NATO has two official languages, English and French, defined in Article 14 of the North Atlantic Treaty. For English, NATO uses British English spelling. This is said in its online frequently asked questions (FAQ): "Q: Why do you spell 'organisation' with an 's' and not a 'z'? A: By tradition, NATO uses European English spellings in all public information documents...".
Its members in the beginning were: The United States, Belgium, the Netherlands, Luxembourg, France, the United Kingdom, Canada, Portugal, Italy, Norway, Denmark and Iceland. Three years later, on 18 February 1952, Greece and Turkey also joined.
In 1954 the Soviet Union suggested that it should join NATO to preserve peace in Europe. The NATO countries did not agree as it would destroy the purpose of NATO.
When West Germany joined the organization on 9 May 1955 it was described as "a decisive turning point in the history of our continent" by Halvard Lange, Foreign Minister of Norway at the time. Indeed, the result was the Warsaw Pact, signed on 14 May 1955 by the Soviet Union and its satellite states as response to NATO. This hardened the positions of the two opposing sides of the Cold War.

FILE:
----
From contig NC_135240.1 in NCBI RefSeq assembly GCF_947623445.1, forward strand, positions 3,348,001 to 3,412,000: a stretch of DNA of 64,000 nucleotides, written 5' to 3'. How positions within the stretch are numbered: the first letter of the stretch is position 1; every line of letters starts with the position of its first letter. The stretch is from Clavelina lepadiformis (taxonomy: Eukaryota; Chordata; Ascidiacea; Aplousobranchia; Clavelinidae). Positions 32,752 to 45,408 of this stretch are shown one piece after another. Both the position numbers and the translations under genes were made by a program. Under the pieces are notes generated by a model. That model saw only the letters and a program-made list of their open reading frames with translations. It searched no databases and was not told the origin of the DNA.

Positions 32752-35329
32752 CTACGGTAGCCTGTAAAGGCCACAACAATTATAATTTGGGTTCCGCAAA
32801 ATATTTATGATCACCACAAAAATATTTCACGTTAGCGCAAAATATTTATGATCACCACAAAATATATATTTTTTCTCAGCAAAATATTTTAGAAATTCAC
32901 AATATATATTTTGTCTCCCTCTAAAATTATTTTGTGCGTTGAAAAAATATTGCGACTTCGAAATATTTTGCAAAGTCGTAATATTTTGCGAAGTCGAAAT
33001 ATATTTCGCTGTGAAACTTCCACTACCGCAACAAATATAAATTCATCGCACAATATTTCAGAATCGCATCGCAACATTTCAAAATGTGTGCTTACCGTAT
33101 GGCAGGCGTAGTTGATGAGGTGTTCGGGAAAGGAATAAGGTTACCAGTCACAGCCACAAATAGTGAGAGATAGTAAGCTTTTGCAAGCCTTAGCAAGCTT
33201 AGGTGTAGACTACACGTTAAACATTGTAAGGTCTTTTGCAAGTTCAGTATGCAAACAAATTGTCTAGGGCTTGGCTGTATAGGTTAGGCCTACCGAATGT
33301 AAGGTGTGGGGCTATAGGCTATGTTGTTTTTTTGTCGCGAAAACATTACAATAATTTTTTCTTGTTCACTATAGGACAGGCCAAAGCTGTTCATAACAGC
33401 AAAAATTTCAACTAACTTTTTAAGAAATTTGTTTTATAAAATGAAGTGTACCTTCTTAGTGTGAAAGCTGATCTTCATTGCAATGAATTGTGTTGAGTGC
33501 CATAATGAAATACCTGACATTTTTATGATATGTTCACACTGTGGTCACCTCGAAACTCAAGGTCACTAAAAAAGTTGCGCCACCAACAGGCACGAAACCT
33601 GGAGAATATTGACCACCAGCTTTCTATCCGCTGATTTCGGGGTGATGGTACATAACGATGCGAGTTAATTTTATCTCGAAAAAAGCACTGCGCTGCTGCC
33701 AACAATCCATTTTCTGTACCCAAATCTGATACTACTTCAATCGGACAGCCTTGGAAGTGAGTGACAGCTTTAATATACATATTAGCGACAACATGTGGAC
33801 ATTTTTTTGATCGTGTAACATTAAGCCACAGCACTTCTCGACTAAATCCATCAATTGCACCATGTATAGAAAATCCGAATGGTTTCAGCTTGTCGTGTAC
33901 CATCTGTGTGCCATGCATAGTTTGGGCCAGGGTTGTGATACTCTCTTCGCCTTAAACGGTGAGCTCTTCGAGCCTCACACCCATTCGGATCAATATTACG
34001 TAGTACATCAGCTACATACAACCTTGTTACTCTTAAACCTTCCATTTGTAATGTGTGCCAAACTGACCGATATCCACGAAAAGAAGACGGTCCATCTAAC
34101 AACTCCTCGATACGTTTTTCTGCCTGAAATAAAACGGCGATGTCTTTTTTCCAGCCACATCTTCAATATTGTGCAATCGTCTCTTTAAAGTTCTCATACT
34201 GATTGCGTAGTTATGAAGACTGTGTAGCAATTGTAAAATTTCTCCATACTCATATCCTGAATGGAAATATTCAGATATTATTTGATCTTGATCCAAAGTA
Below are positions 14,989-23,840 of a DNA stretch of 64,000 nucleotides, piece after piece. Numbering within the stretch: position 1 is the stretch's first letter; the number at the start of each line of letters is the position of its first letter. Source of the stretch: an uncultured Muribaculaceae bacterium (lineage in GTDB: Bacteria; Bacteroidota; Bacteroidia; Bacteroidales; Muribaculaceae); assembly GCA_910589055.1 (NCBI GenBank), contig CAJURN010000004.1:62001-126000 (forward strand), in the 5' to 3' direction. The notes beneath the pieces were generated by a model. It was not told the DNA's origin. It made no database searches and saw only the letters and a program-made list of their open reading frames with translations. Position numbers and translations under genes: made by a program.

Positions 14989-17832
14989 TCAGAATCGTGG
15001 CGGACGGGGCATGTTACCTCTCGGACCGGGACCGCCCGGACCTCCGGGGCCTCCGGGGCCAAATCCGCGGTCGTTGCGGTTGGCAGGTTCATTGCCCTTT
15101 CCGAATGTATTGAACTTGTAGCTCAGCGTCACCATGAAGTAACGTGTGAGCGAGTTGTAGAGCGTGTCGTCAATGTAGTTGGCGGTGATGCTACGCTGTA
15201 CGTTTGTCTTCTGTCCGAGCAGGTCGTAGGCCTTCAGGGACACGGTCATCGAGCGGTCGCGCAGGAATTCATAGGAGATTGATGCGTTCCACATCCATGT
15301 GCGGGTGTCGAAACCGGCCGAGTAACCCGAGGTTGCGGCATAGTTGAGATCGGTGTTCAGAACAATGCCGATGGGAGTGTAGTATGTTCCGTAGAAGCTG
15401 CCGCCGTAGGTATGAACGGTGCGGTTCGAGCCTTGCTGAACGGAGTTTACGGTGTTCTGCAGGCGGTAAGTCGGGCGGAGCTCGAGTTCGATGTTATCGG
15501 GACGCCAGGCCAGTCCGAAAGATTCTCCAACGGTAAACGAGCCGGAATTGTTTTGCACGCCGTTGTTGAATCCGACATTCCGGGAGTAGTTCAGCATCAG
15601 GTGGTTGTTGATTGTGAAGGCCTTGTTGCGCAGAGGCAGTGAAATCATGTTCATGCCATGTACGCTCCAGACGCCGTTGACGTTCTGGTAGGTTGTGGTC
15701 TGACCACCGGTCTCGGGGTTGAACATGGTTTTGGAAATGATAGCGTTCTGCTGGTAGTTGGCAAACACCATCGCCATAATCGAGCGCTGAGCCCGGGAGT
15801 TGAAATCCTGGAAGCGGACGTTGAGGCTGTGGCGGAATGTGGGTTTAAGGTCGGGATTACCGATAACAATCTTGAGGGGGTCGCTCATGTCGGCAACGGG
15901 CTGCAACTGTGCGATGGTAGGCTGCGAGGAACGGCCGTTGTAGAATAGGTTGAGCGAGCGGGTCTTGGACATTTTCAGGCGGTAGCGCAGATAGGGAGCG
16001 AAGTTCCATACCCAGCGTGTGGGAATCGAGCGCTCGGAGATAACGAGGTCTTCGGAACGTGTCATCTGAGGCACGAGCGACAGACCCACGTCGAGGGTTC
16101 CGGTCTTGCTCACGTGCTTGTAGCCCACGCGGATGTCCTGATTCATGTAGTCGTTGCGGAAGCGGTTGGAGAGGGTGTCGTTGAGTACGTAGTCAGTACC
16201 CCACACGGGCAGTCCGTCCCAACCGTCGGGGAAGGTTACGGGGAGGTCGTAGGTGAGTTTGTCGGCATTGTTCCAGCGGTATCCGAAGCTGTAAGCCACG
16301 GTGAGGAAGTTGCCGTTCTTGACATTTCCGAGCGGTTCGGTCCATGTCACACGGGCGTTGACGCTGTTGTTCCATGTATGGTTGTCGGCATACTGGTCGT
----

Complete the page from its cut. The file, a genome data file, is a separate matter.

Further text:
After the Cold war in 1999 three former communist countries, Hungary, the Czech Republic, and Poland joined the NATO. On 29 March 2004 seven more Northern European and Eastern European countries joined NATO: Estonia, Latvia and Lithuania and also Slovenia, Slovakia, Bulgaria, and Romania.
Croatia and Albania received NATO membership invitation on 3 April 2008. Republic of Macedonia received only conditional invitation because it was vetoed by Greece due to FYROM's name dispute with Greece.